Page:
The American Church's Sexual Abuse Crisis
The clerical sexual abuse scandals in Boston and elsewhere have brought home how far the Catholic Church still has to go in receiving into its life the Second Vatican Council, nearly 40 years after that council’s close. The council devoted itself, quite deliberately, to the nature and mission of the church. Drawing upon the often-neglected riches of the Christian tradition and the signs of the times, the council set forth a vision of the church that is at once traditional and contemporary—a vision that we are still only beginning to implement. Such hot-button issues as mandatory priestly celibacy and gay priests, while important, are but reflections of a deeper ecclesial crisis of identity. Who is the church? Where is the church? What is the church’s purpose?
A crisis, however, represents not only danger, but opportunity. The Catholic Church has been offered the terrible but graced opportunity to renew itself by passing from suffering and death into new life in Christ. If it is to do so, three often-neglected aspects of Vatican II’s teaching seem essential: baptism as the foundation of all Christian life and ministry, the seeds of a theology of the local church, and the poor and pilgrim character of the church.
The scandals have aroused a previously unthinkable level of outrage among the faithful—conservative and liberal, male and female, young and old alike. One positive result is an already revitalized sense of lay responsibility as grounded in baptism. Vatican II held that baptism is the foundation of all Christian life. Baptized into Christ’s death and resurrection, each believer is joined to Christ and his body and is called to the same holiness of life. The baptized share in his threefold office of prophet, priest and king, and their common mission as Christians is evangelization. Accordingly, they are not helpers in the hierarchy’s mission, but instead receive their mission directly from Christ through baptism. Moreover, all the baptized have the right and responsibility to take initiatives in their service of the church’s mission, even—when they possess suitable “knowledge, competence, and authority”—of “express[ing] their opinions on matters which concern the good of the church” (“Dogmatic Constitution on the Church,” No. 37). This combination of competence and constructive critique has sometimes been ignored, not least by some columnists at The Boston Globe and The New York Times.
In a sad irony, one hears from both Cardinal Bernard Law and his critics, “We are the church.” Both are correct: baptism is the charter of Christian existence. Episcopal and clerical arrogance should not, however, give rise to anti-clericalism or to a “people’s church” defined by opposition to the hierarchy. Care must be taken to avoid denunciations of the “hierarchical” or “institutional” church, as if such elements could be detached from the one church that exists in reality, a spirited and structured communion. Moreover, the essential recovery of the baptismal mandate needs to avoid a zero-sum or tug-of-war model of power-sharing, whereby the laity’s gain is the hierarchy’s loss (and vice versa). The radical equality in Christ that baptism creates does not mean that everyone has the same task in the church: “In the church, there is diversity of ministry but unity of mission” (“Decree on the Apostolate of the Laity,” No. 2). The hierarchy is part of God’s will for the church, even if the exercise of its ministry needs to be reformed.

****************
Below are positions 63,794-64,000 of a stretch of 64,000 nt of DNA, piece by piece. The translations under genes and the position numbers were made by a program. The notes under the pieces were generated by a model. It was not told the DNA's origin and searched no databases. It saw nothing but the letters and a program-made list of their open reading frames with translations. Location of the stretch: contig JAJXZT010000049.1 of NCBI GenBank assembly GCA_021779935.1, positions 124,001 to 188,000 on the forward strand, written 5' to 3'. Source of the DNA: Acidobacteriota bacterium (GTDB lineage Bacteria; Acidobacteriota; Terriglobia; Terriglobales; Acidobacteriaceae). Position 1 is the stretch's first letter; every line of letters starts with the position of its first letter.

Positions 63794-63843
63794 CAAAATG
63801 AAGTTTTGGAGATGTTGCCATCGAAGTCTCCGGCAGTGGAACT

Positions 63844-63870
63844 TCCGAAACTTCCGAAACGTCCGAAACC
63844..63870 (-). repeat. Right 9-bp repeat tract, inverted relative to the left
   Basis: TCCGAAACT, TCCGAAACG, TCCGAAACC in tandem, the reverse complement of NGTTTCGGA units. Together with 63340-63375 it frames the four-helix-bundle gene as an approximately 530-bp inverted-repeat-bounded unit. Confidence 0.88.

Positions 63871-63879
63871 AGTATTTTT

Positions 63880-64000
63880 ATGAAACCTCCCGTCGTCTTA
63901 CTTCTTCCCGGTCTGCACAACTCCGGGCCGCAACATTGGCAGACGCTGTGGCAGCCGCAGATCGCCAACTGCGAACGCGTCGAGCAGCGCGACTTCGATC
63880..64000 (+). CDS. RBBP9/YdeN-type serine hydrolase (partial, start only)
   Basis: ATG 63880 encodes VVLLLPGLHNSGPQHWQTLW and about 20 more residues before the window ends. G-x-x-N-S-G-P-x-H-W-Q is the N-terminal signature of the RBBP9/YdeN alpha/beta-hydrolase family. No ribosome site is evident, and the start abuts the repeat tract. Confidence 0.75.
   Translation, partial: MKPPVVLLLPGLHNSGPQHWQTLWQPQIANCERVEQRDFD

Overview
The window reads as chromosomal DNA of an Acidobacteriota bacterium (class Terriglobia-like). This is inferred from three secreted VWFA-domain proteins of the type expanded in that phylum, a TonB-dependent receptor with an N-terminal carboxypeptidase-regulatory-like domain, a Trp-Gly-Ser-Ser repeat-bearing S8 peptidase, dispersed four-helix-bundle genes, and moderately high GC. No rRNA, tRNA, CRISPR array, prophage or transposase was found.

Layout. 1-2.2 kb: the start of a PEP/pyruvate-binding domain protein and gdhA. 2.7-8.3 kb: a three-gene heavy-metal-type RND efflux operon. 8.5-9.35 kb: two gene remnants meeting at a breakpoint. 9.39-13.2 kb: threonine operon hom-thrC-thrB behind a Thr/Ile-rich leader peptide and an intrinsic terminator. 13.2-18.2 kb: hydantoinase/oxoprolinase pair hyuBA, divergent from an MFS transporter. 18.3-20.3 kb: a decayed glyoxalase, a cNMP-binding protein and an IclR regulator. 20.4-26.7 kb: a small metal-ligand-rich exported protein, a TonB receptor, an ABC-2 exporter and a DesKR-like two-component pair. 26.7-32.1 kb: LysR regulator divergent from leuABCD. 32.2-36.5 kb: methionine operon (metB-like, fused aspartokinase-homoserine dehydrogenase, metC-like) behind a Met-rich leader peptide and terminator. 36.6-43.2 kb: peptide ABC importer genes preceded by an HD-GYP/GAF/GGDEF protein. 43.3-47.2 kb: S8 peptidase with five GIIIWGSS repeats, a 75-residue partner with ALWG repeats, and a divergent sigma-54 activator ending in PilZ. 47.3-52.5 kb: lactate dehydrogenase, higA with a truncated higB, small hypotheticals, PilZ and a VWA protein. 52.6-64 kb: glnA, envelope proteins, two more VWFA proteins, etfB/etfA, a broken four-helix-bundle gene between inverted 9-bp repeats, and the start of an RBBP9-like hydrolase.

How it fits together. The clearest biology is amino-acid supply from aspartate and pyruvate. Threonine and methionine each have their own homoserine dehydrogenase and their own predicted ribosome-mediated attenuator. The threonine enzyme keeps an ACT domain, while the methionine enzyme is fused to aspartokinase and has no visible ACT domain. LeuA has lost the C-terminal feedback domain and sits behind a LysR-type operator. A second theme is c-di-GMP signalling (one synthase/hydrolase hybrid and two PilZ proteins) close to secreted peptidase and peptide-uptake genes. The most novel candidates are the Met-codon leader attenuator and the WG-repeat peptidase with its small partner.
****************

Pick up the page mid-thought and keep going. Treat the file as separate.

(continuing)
In these contexts, one can see how fitfully Vatican II’s theology of baptism and of the laity has been received by the church in its life and structures. Shaped by centuries of hierarchical dominance (sometimes justifiable), the laity are at once unable and unaccustomed to live up to their baptismal mandate. They have little, if any, say, for instance, in clerical assignments, and are occasionally forced to accept whoever is sent to them. Parish councils likewise have not fulfilled their potential. Power and responsibility are one-way streets, and a top-down, pyramidal exercise of authority is normative. We are far from realizing that the ministerial priesthood exists solely to serve the baptismal priesthood, while the “holy nation” and “royal priesthood” of which Exodus and the First Letter of Peter speak are more ideal than real in contemporary Catholicism. In short, the laity remain objects, not subjects, of the church’s mission.
Readers of America should not be surprised by the controversial topic of the local church and its relationship to the worldwide church. Cover stories by Cardinal Walter Kasper and Cardinal Joseph Ratzinger are fresh in the mind. Concerning the local church, Vatican II affirmed two central points. First, the local church or diocese is wholly the church of Christ, even if it is not the whole church. When the baptized gather around their bishop or one of his priests to proclaim the Gospel and celebrate the Eucharist, the church is fully present there. Although full communion with the worldwide church—represented in the church of Rome and its bishop—is essential, the local church is neither a fragment of the church nor a branch office whose dynamism comes solely from headquarters. Second, each bishop is the “vicar and legate of Christ” in his local church; he receives the fullness of episcopal power not through the pope (as Catholic theology commonly held from the medieval era until Vatican II) but through his sacramental ordination. Neither of these two points should ever be used to assert indifference or petulance vis-à-vis Rome, but they can help restore the local church and its bishop to their rightful integrity.
Two ambiguities correspond to these two affirmations. First, the council left unspecified precisely how the local church relates to the whole church. It simply stated that local churches “are modeled on the universal church; it is in and from these [local churches] that the one and unique Catholic church exists” (“Dogmatic Constitution on the Church,” No. 23). In developing the council’s statement, Cardinal Ratzinger and the Congregation for the Doctrine of the Faith have taught that the “universal” church precedes every individual local church both temporally and ontologically. Cardinal Kasper and many ecumenical dialogues have, in contrast, upheld the simultaneity of the local and the universal churches; the universal church is not the sum or the federation of the local churches, nor does it precede them.